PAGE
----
What’s wrong with Women of the Wall?

"It pains us to see a vanishingly small group of women fomenting such disunity and infighting in the Jewish world."

August 5, 2013 21:42
4 minute read.
WOMEN OF the Wall say the ‘Shema’ near the Western Wall in Jerusalem.

Women of the Wall say the ‘Shema’ near the Western Wall 370. (photo credit: Marc Israel Sellem/The Jerusalem Post)

Since Leah Aharoni and I founded Women for the Wall, a group of women dedicated to preserving the traditional sanctity of the Western Wall, we are often asked: “What’s wrong with Women of the Wall? Why shouldn’t they be able to pray as they wish, according to their custom?” The Women of the Wall have cast theirs as a battle over religious freedom, when in reality it’s about theology. They have cast it as a fight between “fundamentalist,” ultra-Orthodox rabbis against women, when in reality it is a disagreement between women (and men) who care deeply about tradition, and a small group, motivated by feminism, who want to make unilateral changes in the most sacred site to Judaism today.

It pains us to see a vanishingly small group of women fomenting such disunity and infighting in the Jewish world.

Anat Hoffman and other leaders of Women of the Wall have compared Israel to Saudi Arabia, and expressed their view that traditional women are oppressed, religious men misogynists, and traditional Judaism “archaic, alien and repulsive.”

They call this a “war,” and choose language of confrontation. This rhetoric of incitement recently culminated with death threats against the chief rabbis of Israel and the rabbi of the Kotel.

The Western Wall was liberated from the Jordanians in 1967 – from whom are they trying to “liberate” it? No, it’s not just “the rabbis.” In reality, they are trying to “liberate” the Kotel from the vast majority of women who pray there. The Holy City of Jerusalem is not Selma, and Anat Hoffman is no Rosa Parks.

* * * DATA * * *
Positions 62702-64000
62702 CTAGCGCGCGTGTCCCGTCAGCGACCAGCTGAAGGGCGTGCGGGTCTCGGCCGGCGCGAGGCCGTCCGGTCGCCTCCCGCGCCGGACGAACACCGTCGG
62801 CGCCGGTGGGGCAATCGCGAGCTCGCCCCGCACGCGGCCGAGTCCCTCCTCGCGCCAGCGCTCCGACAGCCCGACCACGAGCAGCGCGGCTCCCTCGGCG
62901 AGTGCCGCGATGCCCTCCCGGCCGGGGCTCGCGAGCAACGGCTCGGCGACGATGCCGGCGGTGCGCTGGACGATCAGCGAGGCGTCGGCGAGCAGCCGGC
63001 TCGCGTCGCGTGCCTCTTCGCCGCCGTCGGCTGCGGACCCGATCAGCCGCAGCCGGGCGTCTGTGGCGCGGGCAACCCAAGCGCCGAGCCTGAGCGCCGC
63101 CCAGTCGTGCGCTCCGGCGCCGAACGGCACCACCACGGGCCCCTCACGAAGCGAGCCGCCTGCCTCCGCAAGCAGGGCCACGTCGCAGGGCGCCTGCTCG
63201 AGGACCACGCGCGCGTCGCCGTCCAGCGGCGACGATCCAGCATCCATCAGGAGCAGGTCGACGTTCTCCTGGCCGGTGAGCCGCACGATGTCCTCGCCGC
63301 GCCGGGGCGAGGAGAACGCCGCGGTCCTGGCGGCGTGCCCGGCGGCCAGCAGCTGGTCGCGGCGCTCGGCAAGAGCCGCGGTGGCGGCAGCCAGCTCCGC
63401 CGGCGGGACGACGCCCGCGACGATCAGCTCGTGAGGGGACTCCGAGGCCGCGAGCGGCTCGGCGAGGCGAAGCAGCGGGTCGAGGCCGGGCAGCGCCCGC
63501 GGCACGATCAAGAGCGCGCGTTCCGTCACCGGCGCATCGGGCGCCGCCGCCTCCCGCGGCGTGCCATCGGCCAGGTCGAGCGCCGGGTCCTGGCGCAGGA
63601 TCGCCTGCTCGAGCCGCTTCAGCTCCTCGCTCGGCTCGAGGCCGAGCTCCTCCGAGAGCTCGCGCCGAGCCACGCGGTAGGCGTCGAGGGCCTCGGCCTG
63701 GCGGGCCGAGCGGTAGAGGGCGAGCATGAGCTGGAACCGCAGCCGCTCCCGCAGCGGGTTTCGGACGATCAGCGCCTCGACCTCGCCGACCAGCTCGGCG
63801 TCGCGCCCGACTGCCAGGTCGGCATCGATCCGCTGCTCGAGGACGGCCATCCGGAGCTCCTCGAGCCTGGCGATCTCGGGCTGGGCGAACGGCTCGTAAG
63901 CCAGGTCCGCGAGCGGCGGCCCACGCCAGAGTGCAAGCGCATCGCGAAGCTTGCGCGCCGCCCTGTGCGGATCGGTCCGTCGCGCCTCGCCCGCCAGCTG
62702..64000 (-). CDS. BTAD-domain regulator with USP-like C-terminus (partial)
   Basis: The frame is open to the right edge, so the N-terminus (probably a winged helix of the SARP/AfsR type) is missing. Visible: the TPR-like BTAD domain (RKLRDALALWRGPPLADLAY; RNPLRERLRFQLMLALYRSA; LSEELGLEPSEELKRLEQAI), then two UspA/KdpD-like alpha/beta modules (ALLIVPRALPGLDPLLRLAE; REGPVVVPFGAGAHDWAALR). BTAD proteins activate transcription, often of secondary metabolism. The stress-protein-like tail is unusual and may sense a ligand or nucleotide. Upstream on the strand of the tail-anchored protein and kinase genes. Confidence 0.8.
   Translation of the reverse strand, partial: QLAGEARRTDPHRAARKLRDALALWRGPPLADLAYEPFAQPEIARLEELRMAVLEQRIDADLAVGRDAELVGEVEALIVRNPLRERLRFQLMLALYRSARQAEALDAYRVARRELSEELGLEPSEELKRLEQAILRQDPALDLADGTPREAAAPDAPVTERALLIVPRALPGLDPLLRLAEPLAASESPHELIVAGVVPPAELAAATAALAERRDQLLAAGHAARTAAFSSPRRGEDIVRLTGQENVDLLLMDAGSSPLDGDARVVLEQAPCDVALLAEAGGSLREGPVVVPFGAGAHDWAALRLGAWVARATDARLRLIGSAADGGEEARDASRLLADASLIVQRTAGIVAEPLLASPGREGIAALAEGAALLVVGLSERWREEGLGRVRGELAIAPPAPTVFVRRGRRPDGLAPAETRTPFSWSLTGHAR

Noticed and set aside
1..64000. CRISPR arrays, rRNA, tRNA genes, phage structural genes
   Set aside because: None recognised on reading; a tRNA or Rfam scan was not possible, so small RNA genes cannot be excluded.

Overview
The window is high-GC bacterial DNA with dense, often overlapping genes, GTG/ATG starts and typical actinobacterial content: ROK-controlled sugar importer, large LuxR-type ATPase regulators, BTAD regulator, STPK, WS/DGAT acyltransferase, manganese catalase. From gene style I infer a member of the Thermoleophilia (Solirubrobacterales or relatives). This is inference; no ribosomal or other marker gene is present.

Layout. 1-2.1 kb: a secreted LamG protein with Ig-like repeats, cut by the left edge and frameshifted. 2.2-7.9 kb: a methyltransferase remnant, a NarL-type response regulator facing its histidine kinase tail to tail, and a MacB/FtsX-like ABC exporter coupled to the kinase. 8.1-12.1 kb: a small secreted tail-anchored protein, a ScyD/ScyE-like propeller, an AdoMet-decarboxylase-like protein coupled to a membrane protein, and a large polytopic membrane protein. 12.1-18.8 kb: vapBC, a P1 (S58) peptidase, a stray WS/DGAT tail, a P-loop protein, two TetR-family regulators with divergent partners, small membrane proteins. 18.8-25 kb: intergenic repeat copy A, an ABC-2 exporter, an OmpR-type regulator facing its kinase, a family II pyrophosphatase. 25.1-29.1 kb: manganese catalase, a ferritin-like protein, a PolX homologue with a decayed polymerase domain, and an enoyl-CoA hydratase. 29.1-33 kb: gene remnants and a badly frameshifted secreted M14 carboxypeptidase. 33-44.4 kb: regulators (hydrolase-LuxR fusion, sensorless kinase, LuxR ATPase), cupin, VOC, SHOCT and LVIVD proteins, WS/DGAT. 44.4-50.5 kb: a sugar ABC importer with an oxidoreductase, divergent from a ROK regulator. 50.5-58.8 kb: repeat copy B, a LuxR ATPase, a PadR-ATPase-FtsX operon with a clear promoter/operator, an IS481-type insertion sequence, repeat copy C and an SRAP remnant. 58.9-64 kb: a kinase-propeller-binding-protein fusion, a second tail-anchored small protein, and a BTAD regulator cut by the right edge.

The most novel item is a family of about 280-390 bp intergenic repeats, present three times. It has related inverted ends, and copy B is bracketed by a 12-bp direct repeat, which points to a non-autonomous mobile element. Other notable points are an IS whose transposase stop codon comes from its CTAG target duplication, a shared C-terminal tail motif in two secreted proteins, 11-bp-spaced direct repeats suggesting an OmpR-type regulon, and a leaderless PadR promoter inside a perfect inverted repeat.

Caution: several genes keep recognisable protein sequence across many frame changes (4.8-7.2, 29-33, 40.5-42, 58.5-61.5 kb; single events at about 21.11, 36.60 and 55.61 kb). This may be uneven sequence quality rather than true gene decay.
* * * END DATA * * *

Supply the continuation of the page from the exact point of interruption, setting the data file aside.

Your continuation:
Everyone is free to pray at the Western Wall, Jewish or not, religious or secular.

Yet just as every sacred site in the world has rules and expectations governing conduct there to preserve an atmosphere of sanctity and reverence, so too the Kotel.

Women of the Wall claim it’s an issue of religious coercion; in reality, they wish to coerce changes upon those who prefer to pray in full accordance with thousands of years of Jewish tradition.

For the sake of allowing everyone to be able to practice their faith in the way that is dearest to them, and in an environment that makes it comfortable for them to do so, the government set aside the Robinson’s Arch section of the Western Wall as a place for non-traditional prayer services, and the Plaza section for traditional prayers. Everyone is welcome at both, but everyone is expected to respect the atmosphere in those specific places. Yet even were the Robinson’s Arch space expanded, something the Women of the Wall have never needed, they insist that they must pray only at the traditional women’s section.

Why does the Women of the Wall reject all compromise? Why must they pray at the Plaza, and not at Robinson’s Arch? To answer this, we must revisit their claim to merely wish to pray.

As two core founders of WoW, Rivka Haut and Susan Aranoff, said recently in an op-ed published in The Times of Israel, “WOW models to all Jewish women who pray at the Kotel that women can take control over their own religious lives.... Like it or not, this may initially shock them but then, when they get used to it, it will, it has to, change their world view.... Women will be influenced, strengthened, perhaps even demand change from their rabbis.... And that is why WOW must win the struggle to remain at the Kotel. Our cause transcends women praying.”

Anat Hoffman echoed this herself.

After 10,000 women came to pray on Rosh Chodesh Sivan, she said: “The rabbis who sent them don’t understand that some of them will be asking, ‘Why not me?’ It’s a very subversive question.”

Their claim to wish simply to pray may garner sympathy, but as they themselves state, it is also untrue. They want to intrude upon traditional women in a way that shocks, offends and subverts, because they believe their way of life is better and they want to influence traditional women to change. Besides reaching the very heights of “chutzpah,” need we emphasis how outrageous and offensive it is to call this “prayer?” Women of the Wall are not victims of oppression; they are advocates for upheaval. The Western Wall should not be turned into a political battleground and media circus, and religious articles such as tallitot, tefillin, and prayer books should not be props with which to promote a political agenda. Political fights should be taken to the Knesset and the Supreme Court, and Holy Sites should be revered – not used as wedges to drive political issues.

The Women of the Wall are engaged in political provocation at the Western Wall, and that must end.

Peace, harmony, and Jewish unity depend upon it.

The author, a writer and social media maven, is co-founder of Women for the Wall, a grassroots movement of women dedicated to preserving the traditional sanctity of the Western Wall. She lives with her family in Kochav Ya’akov, a settlement on the outskirts of Jerusalem.

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